As with all Chapter 7 bankruptcy matters, I will advise you on whether or how to pursue a reaffirmation agreement based on a detailed analysis of your particular circumstances. There are cases where this is the best method to retain assets like that old reliable car that is your work transportation, but sometimes there are better alternatives. It’s a matter of doing the calculations carefully and of knowing generally what is acceptable to judges in this jurisdiction.
September 30, 2013 at 8:16 pm | Category: Client Education
As an Austin bankruptcy attorney, I occasionally see cases where the debtor is the ultimate beneficiary of assets held by a trust. This can create complex issues, and it always is best to have professional guidance in resolving them. You do not want to expose to your creditors assets that you think are protected by a trust.
Someone may have set up for you what is called a “spendthrift” trust. For example, a family member with money to bequeath upon his or her death may make some of that available to you, but under the absolute control of an independent trustee. This instrument, for example, is often used to allow offspring to reach an age where they are deemed capable of managing their own affairs. You don’t necessarily have to be a runaway spendthrift, but this is a term of art that must be carefully defined in the trust documents. Laws and specific trust language requirements vary by state. If documented properly, these assets will be preserved after a Chapter 7 proceeding. The underlying theory is that you do not have any “control” over them and do not have the power to disburse them to your creditors.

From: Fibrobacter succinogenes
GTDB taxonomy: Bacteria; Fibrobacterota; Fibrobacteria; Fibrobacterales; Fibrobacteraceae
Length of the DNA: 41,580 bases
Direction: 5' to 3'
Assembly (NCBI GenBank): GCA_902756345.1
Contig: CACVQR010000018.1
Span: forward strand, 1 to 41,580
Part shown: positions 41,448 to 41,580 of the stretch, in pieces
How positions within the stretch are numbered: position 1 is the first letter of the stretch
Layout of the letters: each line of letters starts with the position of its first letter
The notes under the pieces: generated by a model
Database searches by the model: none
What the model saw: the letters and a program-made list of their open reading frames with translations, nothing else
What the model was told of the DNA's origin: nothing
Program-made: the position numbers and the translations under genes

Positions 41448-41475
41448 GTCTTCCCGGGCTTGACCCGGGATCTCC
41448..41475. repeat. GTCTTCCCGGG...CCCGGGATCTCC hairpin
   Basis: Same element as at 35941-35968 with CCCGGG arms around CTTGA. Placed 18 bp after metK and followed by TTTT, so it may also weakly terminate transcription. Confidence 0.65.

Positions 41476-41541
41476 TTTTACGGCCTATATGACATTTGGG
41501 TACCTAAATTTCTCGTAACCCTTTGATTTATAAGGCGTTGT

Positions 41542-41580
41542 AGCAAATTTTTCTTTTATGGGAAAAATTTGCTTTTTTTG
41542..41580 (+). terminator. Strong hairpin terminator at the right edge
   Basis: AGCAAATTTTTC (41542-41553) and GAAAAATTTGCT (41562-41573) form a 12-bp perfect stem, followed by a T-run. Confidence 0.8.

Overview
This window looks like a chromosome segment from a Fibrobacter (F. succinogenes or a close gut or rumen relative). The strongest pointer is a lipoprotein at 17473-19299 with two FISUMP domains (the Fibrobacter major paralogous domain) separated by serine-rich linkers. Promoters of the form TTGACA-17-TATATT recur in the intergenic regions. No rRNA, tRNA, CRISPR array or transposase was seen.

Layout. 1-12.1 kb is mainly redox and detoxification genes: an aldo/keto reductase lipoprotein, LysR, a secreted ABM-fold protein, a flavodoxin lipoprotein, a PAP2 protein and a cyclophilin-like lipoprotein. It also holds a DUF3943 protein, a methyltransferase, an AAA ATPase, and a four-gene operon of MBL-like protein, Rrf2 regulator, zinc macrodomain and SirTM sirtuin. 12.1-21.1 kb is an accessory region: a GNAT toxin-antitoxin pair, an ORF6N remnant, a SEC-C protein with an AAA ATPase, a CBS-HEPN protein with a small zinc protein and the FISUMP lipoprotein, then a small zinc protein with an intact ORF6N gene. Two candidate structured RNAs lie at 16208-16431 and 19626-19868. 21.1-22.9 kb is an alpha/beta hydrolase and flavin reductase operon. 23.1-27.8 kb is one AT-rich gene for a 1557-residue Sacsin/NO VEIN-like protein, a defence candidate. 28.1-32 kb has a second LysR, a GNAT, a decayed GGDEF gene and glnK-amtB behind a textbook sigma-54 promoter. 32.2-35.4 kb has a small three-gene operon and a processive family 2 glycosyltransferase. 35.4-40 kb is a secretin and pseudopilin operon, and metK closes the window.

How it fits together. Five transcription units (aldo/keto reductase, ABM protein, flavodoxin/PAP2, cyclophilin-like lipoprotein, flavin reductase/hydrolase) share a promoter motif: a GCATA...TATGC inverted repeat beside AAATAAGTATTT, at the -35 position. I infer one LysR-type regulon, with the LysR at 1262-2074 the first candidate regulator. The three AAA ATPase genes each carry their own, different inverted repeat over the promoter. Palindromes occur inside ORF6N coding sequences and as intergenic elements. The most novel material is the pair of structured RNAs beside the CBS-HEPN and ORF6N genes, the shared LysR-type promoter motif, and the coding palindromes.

You should also know that there are both revocable and irrevocable trusts. In a revocable trust, you as a beneficiary really have no control over the assets until the grantor dies. At that point those become your assets and can become part of your bankruptcy estate. In an irrevocable trust, the grantor has given up all ownership and influence over the assets in the trust. There may be provisions that limit your access to the assets, as in the spendthrift concept discussed above. If these are very correctly documented, you potentially can protect the trust assets from creditors. Trust documents are generally the province of highly specialized estate planning lawyers. As a bankruptcy lawyer, I can spot the risks associated with trusts and develop a strategy to deal with them in a Chapter 7, but you may also require estate planning counsel to be absolutely certain your trusts are properly implemented.
I recently saw one case where a couple had put their home in a trust. This had the terrible consequence of making the home an asset of the bankruptcy estate and not eligible for the generous homestead exemption under Texas rules. I advised them to undo the trust before considering filing, but in this instance I also referred them to specialized counsel because of the risks associated with even a small mistake in the trust documents.
Suffice it to say that the bankruptcy codes don’t allow you to transfer your assets into some form of trust that you control and to wash away your liabilities separately in a Chapter 7. That is not the intent of the “fresh start” concept of bankruptcy. But, if you are fortunate to be the beneficiary of a spendthrift trust, you will get a fresher start than most. Just beware of the landmines involved in trusts and bankruptcy estates and let your counsel guide you around those.